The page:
Screenshot of Linear's Linear shows the S on the status dropdown an 1 through 5 for the options. Great! It would be even better if they showed the S even when you hadn’t clicked on the button: what is the keyboard shortcut for “Create issue”?

Screenshot of Stripe's dashboard

Stripe Dashboard has c p to create a payment.

Copy-paste, copy-paste, copy-paste

For tasks like ops and supports, copy-pasting ids, emails, or other data from your app is going to be half of their day. If you know this, add “click to copy” buttons wherever you think they might need them

Screenshot of ids in the Stripe dashboard that you can click on to copy and also have a keyboard short-cut to copy Many ids are copyable with one click, and they include the keyboard shortcut on hover

Consider server-side rendering

JavaScript feel more interactive and in many cases they are worth it. But for many forms, consider rendering HTML on the server:

  1. Time to first interaction is usually much faster
  2. The back button will work well
  3. People understand how basic HTML will work, what will be submitted, when.
  4. You can specify a lot of standard validations on the HTML itself.

Log everything that happens and display it

Users handling “tickets” will often have to piece together what happened. It is much easier to do that if they have a nice log of everything that happened related to the ticket. This is usually easy to build if you start with that idea from scratch:

  1. Every mutation to your database goes through an “event” or “log” first.
  2. The log is appended to an append-only table in your database with a name (e.g. ticket.closed ) and an index to the ticket.
  3. You pull all the logs for the ticket when viewing it.Screenshot of a Timeline of events in the Stripe dashboard

Log when people access things and display it

Users will often wonder “who else has worked on this?”, including supervisors. Attach the id of each users that has seen the ticket to it as a log, and include in every log the id of the person responsible for it (e.g. “by greg”).

Add ad-hoc notes to every object

Plenty will happen that is not captured by your schema. Tickets and cases will be special in ways that you can’t foresee or that it is not worth capturing. For all those cases, it helps tremendously if there is a quick way of the users to take notes on the side that they and others can look at later. You can always store it as another event in the log Screenshot of a text field to add notes to an object's Timeline in the Stripe dashboard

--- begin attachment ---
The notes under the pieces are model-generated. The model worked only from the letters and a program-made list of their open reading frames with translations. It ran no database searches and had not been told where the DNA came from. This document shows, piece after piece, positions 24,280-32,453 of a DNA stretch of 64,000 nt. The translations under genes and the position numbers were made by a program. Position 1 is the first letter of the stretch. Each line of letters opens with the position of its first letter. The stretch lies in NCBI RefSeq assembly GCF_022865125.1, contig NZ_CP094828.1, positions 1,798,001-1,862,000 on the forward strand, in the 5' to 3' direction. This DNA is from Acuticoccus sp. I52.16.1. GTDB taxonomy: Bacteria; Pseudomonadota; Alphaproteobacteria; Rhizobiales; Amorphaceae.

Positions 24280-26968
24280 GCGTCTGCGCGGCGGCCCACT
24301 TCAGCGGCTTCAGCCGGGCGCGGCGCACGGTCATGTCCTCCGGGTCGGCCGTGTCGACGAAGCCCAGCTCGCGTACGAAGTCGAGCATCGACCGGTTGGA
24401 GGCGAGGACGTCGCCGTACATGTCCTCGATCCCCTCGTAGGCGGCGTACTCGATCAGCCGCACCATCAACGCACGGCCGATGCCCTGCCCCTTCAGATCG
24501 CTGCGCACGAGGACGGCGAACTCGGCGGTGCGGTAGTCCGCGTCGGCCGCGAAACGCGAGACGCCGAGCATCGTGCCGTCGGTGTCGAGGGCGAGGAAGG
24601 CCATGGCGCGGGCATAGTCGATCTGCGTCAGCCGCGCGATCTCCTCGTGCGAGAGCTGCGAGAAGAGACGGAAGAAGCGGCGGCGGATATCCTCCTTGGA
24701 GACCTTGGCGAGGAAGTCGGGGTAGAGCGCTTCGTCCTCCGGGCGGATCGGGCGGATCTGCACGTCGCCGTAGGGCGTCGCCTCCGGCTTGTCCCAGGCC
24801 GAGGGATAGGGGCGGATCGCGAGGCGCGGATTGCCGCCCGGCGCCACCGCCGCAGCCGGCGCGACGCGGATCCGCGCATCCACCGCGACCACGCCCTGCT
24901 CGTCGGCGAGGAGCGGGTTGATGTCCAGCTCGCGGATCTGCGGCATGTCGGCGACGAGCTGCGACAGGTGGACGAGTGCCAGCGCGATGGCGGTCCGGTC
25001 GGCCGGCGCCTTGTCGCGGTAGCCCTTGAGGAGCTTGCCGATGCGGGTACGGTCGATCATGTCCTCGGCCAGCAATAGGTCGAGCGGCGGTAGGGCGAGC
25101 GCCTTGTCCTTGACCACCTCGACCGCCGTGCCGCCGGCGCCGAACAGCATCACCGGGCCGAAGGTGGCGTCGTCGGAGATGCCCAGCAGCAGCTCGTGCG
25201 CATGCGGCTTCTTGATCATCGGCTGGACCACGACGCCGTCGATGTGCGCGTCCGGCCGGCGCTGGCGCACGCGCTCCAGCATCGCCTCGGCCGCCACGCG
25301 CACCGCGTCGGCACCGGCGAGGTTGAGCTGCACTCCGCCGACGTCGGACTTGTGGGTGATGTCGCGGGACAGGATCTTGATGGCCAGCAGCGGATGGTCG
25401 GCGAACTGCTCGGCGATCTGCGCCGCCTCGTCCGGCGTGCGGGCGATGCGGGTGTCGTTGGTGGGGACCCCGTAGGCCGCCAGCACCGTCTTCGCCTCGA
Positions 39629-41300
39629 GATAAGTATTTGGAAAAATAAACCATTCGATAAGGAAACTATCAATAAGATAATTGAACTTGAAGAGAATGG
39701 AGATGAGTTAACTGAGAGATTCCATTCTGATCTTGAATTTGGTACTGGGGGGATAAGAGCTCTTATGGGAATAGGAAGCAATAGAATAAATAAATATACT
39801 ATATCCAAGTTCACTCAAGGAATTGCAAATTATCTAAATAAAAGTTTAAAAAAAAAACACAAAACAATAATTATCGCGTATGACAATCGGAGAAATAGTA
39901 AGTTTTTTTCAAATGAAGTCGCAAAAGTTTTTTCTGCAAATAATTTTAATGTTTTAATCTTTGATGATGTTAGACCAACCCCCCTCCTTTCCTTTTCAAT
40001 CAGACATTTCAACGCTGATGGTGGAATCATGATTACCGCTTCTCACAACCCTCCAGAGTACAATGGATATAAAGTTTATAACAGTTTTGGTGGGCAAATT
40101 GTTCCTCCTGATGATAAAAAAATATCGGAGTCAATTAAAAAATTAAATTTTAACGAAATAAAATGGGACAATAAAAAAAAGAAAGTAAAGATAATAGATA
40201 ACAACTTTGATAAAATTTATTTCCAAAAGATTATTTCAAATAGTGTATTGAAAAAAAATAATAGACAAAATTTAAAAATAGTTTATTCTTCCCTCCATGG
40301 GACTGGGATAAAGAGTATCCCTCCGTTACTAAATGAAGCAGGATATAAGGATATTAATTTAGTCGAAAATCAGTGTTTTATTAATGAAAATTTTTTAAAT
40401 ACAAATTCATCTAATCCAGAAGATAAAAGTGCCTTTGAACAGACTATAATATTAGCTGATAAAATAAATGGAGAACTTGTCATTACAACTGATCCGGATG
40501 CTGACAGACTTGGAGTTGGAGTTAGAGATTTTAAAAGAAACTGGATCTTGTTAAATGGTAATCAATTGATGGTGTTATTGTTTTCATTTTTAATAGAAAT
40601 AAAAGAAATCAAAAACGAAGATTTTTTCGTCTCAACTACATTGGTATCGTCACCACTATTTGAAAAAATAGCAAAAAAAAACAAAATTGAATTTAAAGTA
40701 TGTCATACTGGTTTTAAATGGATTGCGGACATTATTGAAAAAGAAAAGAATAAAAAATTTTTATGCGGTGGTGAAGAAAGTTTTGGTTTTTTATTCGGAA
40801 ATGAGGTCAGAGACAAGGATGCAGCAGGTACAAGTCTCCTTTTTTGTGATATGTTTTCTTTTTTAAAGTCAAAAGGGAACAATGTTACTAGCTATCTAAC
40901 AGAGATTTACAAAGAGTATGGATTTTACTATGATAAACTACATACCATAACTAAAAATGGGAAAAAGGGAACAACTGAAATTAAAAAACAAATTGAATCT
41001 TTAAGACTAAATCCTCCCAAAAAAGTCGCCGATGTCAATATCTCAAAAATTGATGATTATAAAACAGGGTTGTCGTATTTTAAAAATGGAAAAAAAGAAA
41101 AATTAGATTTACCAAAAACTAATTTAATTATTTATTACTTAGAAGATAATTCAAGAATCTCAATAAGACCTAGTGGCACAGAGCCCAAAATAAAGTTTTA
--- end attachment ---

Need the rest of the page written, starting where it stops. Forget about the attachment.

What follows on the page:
If there are multiple agents that have to look at the same ticket or page, they’ll want to share with each other what is happening. Make sure that urls capture enough state for the receiver to reproduce what the sender wants them to see.

For example, the Customer page in the Stripe dashboard has two tabs, Overview and Event logs, but when you navigate between them, the url path is not updated. So later, when I send “have you seen this?” to my coworker because one of the events under Events and logs looks off, they’ll reply with “no, what?” because the Overview tab looks fine.

Screenshot of the Stripe dashboard Customer Page, which shows two tabs Overview and Events and logs

This is especially important for list views with filters: as you click on Top customers, First-time customers, etc the url changes to reflect what you are looking at, including the sorting order:


Screenshot of the Customer List Page in the Stripe Dashboard which has filters like Top Customers or First-time customers

URLs are part of the UI

Users will learn how to make urls that take them to where they want to go. They’ll use them as shortcuts to get around navigation problems that you don’t know you had (i.e. getting to /settings/special quickly). Try to make the urls intuitive.

Export to CSV is often the best UI

Some Most things are better done in a spreadsheet. Are you going to calculate a bunch of ad-hoc totals and pivot tables for the user? Do they want that? Or do they prefer a CSV that they can import into Excel? Whenever somebody asks you for a SUM(A1:A24) in your app, asking what else they’d like to calculate. If they have 10 follow ups, half of them ad-hoc to the case they are handling, give them a CSV export. They’ll eventually thank you for it.